The Federal Reserve released more details this week about the stress tests it plans to conduct on 19 of the largest banks companies in the country. There aren't any treadmills and ECG monitors involved in these types of stress tests. The Fed will analyze how the banks' balance sheets would fare in a truly terrible economic downturn.
Here are some of the dire economic conditions banks will be tested against:
- 12.1 percent unemployment.
- -4.7 percent gross domestic product growth.
- A more than 40 percent drop in the Dow Jones industrial average, to 7,269.1. (It's 12,511.36 as I write this.)
- A roughly 20 percent drop in housing prices from today's already pretty depressed levels.
The stress tests are called for under the Dodd-Frank financial reform law, the idea being that if banks are capable of surviving an economic downturn of the magnitude described above, we should avoid a repeat of the $1 trillion bank bailout that took place during the financial crisis.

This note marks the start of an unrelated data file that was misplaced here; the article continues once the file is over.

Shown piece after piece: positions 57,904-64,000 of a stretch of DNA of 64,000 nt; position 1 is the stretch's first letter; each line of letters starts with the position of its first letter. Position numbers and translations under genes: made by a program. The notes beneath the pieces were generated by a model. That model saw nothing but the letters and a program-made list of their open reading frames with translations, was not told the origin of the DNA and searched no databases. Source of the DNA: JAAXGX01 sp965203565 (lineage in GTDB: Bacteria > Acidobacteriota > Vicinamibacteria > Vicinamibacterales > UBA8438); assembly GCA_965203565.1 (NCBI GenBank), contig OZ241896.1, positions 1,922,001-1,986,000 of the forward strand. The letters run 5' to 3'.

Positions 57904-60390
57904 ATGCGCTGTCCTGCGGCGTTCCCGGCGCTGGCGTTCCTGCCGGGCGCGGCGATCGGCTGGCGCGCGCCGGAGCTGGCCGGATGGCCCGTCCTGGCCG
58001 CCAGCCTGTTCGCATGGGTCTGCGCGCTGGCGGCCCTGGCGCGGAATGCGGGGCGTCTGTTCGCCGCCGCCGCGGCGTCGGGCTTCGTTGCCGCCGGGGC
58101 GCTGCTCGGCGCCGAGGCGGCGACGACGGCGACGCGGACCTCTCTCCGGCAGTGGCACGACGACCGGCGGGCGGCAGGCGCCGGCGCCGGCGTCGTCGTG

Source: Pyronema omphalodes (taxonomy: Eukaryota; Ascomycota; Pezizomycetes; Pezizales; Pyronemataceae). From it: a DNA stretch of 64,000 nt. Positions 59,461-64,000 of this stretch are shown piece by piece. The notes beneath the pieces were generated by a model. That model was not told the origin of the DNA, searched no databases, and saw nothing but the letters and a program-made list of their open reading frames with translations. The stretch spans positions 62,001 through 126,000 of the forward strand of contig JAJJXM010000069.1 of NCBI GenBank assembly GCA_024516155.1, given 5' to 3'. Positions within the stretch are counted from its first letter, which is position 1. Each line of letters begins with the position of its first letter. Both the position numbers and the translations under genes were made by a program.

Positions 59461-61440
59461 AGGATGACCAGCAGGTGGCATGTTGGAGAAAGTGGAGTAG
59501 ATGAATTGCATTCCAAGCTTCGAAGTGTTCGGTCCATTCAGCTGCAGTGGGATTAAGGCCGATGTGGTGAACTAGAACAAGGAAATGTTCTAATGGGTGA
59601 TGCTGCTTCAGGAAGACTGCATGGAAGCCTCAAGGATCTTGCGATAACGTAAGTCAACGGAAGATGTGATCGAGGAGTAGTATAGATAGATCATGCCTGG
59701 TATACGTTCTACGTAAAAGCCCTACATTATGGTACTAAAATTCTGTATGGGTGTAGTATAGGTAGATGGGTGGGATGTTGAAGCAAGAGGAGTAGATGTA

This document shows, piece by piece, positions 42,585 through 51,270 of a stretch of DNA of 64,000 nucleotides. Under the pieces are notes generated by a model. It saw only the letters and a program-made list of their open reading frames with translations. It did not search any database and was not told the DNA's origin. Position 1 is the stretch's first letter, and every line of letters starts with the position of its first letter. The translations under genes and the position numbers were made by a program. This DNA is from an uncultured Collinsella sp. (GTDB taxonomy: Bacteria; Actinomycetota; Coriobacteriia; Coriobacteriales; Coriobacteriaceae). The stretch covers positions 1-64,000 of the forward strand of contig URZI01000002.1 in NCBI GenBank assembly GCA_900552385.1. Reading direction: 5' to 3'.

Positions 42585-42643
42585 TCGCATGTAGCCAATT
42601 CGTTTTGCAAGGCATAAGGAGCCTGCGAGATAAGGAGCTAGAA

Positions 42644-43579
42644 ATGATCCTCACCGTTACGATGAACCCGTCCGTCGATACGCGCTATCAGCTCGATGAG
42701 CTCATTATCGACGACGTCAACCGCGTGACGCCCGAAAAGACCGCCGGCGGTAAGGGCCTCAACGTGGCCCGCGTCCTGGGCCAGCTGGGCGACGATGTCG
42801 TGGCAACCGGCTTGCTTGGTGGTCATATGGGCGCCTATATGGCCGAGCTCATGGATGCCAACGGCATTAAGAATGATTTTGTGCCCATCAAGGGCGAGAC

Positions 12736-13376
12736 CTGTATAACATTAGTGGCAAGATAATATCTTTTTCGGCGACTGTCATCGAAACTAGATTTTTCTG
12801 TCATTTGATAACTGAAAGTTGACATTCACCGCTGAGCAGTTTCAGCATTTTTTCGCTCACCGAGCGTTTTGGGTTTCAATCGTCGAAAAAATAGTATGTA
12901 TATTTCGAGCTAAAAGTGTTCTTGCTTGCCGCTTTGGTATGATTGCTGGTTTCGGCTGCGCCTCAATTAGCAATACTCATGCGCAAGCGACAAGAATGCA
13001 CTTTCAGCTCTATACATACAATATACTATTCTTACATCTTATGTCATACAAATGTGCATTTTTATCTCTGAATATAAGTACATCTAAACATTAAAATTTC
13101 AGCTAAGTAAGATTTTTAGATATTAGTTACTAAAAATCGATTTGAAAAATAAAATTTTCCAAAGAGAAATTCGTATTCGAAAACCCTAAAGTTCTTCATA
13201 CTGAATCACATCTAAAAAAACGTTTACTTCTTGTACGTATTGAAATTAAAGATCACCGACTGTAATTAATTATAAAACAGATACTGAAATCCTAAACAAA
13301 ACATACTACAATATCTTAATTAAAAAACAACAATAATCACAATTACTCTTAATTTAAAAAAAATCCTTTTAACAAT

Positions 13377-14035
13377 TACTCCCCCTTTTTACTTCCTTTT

It will be interesting to see how the banks perform in these stress tests. In the last test, some bank holding companies, including SunTrust, Ally Financial and Citigroup, ran into trouble, so the Fed will likely be watching closely to see if they have fortified their balance sheets since the last test.
For bank customers, a failed stress test isn't a huge deal. Consumer deposits are backed by the Federal Deposit Insurance Corp. up to $250,000 per account holder. That said, if you have more than $250,000 in an account at one of these banks or you just don't like the idea of being with a bank that's not adequately recession-proofed, it might be worth keeping an eye on the results, which should be completed by March 2013.
If you're interested in checking out the financial health of the bank you're with now, Bankrate's Safe & Sound Star Ratings collect information on the financial strength of banks all over the country.
Have you checked your bank lately? Would you change banks if yours failed its stress test?
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